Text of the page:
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On August 24, 2014 the American Heart Association (AHA) released a statement outlining the agency’s position on e-cigarettes. It supports any regulations or laws that “prohibit the sale and marketing of e-cigarettes to youth.”

It recognizes how popular the product has become to the nation’s youth, especially with the marketing of flavored e-cigarettes. So far, 22 states have e-cigarette access laws and 6 other states have established laws for “tobacco-derived or nicotine-containing products.”

The AHA does state that the use of an e-cigarette “presents an opportunity for harm reduction if smokers use them as substitutes for cigarettes.”

It agrees with the FDA’s call for regulations of e-cigarettes and states, “The regulation should allow for quality-controlled products for adults who want to transition from conventional cigarettes to e-cigarettes or to quit or reduce smoking.”

Right now, it is not clear exactly what risks e-cigarettes pose to users, but according to CNN, a study published in 2013 found that nicotine in regular cigarettes and even in the electronic versions “may” contribute to heart disease.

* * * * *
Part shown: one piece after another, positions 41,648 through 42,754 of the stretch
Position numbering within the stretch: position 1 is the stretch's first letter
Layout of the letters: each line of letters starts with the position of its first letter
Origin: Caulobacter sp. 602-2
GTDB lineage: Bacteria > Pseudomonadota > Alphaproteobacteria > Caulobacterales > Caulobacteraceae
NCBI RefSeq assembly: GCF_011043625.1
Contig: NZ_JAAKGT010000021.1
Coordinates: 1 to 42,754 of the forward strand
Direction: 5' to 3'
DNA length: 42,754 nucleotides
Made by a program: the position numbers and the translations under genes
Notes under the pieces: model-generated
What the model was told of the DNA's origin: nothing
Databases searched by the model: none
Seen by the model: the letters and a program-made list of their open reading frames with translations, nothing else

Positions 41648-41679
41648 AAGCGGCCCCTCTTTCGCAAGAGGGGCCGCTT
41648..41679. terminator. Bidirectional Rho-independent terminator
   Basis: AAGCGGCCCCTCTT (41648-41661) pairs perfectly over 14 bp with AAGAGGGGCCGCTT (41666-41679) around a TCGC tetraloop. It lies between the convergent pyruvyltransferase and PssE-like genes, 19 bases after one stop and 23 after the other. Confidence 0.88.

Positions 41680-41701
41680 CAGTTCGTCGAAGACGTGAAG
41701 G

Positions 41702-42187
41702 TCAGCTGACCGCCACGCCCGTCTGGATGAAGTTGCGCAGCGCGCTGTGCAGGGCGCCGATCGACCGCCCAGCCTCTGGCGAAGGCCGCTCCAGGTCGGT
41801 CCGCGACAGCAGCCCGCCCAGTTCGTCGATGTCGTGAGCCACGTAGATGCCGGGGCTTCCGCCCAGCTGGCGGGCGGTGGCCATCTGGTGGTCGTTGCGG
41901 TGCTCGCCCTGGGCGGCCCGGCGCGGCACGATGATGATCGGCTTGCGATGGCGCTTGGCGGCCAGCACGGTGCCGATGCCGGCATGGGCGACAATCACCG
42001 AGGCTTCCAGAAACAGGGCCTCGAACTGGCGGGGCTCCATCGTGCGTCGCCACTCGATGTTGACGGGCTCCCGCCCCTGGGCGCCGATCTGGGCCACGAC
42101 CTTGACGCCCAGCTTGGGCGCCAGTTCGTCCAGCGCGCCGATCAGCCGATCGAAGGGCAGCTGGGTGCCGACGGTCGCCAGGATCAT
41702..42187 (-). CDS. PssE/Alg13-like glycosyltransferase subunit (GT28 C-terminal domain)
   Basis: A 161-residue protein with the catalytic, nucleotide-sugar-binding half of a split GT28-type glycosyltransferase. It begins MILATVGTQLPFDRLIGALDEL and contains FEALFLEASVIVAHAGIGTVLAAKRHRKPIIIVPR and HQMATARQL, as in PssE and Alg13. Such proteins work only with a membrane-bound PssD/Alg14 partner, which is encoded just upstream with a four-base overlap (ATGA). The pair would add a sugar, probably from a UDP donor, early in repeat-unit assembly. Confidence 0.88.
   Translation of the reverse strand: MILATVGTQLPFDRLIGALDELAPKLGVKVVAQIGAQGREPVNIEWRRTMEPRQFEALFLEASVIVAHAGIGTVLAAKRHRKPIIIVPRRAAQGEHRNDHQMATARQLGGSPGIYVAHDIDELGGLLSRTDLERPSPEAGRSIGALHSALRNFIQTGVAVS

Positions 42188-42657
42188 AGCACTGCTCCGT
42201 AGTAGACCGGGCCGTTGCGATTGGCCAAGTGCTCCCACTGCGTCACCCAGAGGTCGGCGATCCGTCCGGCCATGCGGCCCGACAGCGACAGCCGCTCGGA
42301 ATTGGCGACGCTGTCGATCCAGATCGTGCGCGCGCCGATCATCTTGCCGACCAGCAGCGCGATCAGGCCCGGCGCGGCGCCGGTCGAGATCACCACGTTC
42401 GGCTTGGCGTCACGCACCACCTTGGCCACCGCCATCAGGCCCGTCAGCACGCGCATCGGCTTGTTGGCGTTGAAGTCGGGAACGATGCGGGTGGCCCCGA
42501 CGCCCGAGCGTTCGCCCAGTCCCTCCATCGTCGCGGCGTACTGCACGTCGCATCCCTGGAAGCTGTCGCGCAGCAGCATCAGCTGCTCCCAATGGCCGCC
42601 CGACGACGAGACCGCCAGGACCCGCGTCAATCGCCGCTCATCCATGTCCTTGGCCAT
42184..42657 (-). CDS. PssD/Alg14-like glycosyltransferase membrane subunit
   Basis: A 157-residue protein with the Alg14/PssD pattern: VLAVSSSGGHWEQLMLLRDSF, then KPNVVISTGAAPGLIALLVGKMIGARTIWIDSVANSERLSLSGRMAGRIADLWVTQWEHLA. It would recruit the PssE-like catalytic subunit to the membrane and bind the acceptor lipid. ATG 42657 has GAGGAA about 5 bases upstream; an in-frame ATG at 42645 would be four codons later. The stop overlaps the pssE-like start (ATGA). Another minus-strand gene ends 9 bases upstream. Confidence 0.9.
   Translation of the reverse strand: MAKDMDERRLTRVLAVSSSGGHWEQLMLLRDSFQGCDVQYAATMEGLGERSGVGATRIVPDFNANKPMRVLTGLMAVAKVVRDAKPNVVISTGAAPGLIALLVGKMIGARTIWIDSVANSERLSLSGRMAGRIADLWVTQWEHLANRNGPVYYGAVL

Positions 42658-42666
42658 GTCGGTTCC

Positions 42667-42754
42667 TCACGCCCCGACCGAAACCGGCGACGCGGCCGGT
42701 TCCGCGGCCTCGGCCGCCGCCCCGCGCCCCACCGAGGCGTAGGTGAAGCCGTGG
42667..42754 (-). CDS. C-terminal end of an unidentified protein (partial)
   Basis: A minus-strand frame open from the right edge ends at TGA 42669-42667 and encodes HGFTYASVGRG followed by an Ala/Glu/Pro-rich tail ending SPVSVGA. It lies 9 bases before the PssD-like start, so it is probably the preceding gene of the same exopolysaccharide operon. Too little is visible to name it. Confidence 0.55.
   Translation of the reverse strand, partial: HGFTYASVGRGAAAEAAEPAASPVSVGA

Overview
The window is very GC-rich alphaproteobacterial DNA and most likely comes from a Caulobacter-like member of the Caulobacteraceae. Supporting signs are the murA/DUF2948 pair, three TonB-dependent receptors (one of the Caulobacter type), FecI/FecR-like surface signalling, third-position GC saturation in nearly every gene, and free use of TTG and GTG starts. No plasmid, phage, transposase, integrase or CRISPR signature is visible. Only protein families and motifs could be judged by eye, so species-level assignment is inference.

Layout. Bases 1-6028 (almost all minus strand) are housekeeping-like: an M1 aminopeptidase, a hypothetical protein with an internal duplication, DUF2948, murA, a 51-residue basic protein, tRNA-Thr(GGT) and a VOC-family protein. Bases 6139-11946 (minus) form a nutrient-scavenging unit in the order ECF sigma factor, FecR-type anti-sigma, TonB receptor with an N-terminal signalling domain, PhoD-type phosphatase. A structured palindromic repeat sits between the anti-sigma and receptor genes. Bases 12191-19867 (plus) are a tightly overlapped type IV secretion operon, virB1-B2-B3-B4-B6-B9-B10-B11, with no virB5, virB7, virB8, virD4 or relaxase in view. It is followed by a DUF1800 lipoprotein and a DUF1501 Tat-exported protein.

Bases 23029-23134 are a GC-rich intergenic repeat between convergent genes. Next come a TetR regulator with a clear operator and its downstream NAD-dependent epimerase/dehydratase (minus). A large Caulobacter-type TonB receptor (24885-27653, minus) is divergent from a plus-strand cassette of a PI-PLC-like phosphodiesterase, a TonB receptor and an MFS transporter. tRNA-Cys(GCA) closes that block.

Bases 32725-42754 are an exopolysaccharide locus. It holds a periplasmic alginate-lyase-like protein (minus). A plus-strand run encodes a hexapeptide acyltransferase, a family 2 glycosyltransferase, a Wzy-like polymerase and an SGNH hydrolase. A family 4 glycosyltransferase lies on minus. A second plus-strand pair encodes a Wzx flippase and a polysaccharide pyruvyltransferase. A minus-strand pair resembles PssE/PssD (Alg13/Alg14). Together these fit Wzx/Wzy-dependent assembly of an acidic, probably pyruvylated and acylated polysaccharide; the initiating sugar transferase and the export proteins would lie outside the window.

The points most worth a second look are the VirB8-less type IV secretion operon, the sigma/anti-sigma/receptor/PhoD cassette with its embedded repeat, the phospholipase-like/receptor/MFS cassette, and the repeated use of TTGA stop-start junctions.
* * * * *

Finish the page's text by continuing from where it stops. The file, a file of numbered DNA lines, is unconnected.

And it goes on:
Data released in April 2014 showed that more reports of e-cigarette-related complaints have been reported over the last year. Some of those included:

• Dizziness
• Coughing
• Headaches
• Sore throat
• Nose bleeds
• Chest pain
• Trouble breathing
• Allergic reactions
• Cardiovascular problems such as chest pain

E-cigarettes come with a battery-operated cartridge that releases a vapor when heated, also known as “vaping.” Right now there are about 450 brands available on the market.

WHO calls for More Regulations on E-Cigarettes

The World Health Organization (WHO) is requesting more regulations for e-cigarettes including banning the use of the product indoors. E-cigarette manufacturers tout their products as a tool for smokers to use to quit smoking, but the WHO said there is no evidence to show that is true.

Regulations for e-cigarettes are expected to be discussed at a meeting in October.

One Comment

  1. Gravatar for Bill

    The emotional administrative side of the American Heart Association and WHO are still following a crusade created in 2009. Their science arms have shown since that e-cigarettes are perfectly safe. WHO even released a study of a popular European e-cigarette done at University of Southern California. That study showed the level of emissions were below that found in the outdoor air they measured and the metals emitted were below that needed in our daily diet. See table S1 of the supplemental data.

    Those crusaders in the 'Health Industry' still saying e-cigarettes are bad should retire or be forced out. They are indirectly encouraging smoking by promoting the restriction of e-cigarettes.

    Constantinos Sioutas, et al.(2014)'Particulate Metals and Organic Compounds from Electronic and Tobacco-containing Cigarettes: Comparison of Emission Rates and Secondhand Exposure'

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